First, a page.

Since the strike has actually been broken, and non-union operators have been taken on by the house owners and managers, the situation is strained but easier. One or two attempts of discharged employees to remove fuses and otherwise incapacitate picture machines have been reported, but the exhibitors are on guard, employing experts from other cities to take charge of their operating-rooms, and the general attitude of the two parties is one of friendship. Harry Hughes, business agent of the local operators’ organization, and Oscar Shreck, of Cleveland, O., third vice-president of the International Alliance of Theatrical Stage Employees, have charge of the situation from the operators’ end, and declare that a firm stand will be maintained, while the members of the Louisville Photoplay Association are equally confident of being able to hold their own. The present chance of a compromise or of one side or the other winning is very vague, inasmuch as the business of not a single house has been interrupted, and the exhibitors declare that they are doing admirably with men from other cities at their machines.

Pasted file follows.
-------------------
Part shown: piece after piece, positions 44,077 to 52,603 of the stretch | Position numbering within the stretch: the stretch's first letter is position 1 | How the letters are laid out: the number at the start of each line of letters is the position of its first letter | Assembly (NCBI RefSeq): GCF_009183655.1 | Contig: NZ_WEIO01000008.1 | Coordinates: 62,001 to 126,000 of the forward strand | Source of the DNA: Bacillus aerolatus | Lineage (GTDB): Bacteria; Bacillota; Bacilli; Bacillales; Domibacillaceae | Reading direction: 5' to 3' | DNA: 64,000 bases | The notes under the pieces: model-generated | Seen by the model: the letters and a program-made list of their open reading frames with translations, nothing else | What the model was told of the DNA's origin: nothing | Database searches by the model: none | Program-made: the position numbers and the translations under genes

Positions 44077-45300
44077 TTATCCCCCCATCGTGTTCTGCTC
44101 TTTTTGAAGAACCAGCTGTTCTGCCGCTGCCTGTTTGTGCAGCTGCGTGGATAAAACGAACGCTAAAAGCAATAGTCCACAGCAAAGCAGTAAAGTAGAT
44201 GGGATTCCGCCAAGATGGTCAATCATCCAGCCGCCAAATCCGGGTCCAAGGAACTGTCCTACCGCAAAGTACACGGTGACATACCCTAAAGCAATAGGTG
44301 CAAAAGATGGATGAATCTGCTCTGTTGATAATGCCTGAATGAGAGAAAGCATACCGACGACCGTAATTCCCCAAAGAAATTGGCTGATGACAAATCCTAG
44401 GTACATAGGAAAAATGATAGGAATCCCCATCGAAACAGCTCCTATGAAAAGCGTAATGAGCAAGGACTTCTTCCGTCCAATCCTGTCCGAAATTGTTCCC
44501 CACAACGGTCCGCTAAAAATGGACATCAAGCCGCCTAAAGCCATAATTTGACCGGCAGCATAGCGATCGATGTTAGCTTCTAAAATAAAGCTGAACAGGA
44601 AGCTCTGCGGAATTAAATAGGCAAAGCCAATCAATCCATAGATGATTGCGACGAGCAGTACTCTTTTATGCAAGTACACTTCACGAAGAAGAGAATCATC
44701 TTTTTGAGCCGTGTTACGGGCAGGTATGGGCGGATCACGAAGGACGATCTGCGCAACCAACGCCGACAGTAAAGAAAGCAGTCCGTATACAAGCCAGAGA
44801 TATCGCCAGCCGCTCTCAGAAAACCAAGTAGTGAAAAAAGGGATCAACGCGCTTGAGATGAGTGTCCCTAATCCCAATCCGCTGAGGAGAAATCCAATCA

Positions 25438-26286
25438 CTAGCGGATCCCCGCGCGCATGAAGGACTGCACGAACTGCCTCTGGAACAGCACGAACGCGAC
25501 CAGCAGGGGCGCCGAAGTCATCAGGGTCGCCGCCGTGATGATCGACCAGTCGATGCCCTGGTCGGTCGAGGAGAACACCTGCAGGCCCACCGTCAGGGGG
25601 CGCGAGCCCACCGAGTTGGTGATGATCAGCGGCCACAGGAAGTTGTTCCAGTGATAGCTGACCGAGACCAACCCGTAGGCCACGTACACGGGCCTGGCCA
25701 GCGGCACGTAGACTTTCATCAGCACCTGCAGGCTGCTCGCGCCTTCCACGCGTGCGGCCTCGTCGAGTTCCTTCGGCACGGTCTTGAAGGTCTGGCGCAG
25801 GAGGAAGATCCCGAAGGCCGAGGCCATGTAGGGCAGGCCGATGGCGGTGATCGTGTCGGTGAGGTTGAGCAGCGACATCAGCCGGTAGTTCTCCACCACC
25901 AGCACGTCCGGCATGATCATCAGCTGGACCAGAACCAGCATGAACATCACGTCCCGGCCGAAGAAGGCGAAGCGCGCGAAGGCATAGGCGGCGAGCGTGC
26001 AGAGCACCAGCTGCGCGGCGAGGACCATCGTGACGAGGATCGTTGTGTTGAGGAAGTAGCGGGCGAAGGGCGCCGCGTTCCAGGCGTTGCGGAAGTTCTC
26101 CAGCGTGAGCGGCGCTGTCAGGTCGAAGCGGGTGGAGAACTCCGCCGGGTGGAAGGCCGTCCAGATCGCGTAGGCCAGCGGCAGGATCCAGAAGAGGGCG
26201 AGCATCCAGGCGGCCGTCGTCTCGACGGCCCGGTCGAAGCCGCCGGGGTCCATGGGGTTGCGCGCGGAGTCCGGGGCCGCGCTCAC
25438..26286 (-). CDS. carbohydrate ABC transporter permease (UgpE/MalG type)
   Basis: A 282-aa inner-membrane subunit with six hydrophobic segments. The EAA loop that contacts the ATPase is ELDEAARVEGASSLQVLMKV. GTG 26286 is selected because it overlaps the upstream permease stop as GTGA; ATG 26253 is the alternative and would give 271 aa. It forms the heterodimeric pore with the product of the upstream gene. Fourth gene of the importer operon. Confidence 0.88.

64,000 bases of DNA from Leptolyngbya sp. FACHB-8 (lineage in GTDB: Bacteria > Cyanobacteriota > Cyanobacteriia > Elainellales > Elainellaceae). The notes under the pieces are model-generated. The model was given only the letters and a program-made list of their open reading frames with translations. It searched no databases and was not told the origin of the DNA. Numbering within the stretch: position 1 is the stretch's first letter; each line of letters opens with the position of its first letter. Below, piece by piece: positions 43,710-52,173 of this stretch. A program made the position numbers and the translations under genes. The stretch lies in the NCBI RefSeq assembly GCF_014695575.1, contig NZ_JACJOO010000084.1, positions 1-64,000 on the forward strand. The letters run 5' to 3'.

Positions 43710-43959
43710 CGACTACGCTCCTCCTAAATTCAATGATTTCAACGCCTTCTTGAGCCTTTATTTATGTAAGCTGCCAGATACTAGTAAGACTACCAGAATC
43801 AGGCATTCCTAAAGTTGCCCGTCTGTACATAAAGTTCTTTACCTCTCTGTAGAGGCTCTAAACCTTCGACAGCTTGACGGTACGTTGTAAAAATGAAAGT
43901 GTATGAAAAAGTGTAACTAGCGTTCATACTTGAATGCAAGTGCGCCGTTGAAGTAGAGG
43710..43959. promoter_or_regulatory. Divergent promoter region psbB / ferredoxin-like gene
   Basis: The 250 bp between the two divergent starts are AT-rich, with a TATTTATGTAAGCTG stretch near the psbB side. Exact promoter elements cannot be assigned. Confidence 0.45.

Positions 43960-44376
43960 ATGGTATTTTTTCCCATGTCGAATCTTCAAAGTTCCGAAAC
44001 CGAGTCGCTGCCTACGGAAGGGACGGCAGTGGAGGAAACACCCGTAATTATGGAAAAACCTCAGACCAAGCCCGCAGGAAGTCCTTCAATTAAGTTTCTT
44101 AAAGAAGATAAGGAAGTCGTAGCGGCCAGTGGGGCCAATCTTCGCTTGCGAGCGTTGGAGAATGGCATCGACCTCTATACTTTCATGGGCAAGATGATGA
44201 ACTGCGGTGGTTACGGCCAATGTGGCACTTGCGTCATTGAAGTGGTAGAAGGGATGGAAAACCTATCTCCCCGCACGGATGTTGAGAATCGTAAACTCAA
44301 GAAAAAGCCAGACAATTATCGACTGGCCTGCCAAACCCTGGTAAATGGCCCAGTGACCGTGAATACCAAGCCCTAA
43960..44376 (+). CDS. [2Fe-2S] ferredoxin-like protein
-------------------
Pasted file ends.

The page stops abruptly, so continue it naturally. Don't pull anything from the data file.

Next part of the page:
G. D. Crain, Jr., “Correspondence: Louisville,” Moving Picture World 11 January 1913, 169.

There is little to be said regarding the strike which is on in Louisville moving picture circles. The union operators have left their posts quietly, barring incidental happenings of an undesirable nature which arose when the trouble first developed, and both this contingent and the exhibitors are maintaining a dignified, conservative stand. Neither side evidences any disposition to capitulate. The employers say that they are willing to accept union labor without a murmur if certain concessions touching the employment of musicians are made them. The operators and musicians, who have allied forces, declare that this will never be done. This is the situation. The positions of all operators who have left active service have been filled with men from other cities, and no trouble between the strikers and their successors has been experienced, while every show has been given according to schedule and the day’s business has not been embarrassed in the least. The exhibitors have handled the operators’ strike in the manner in which they dealt with the walk-out of the musicians three months ago, not the least trouble having been encountered in either instance.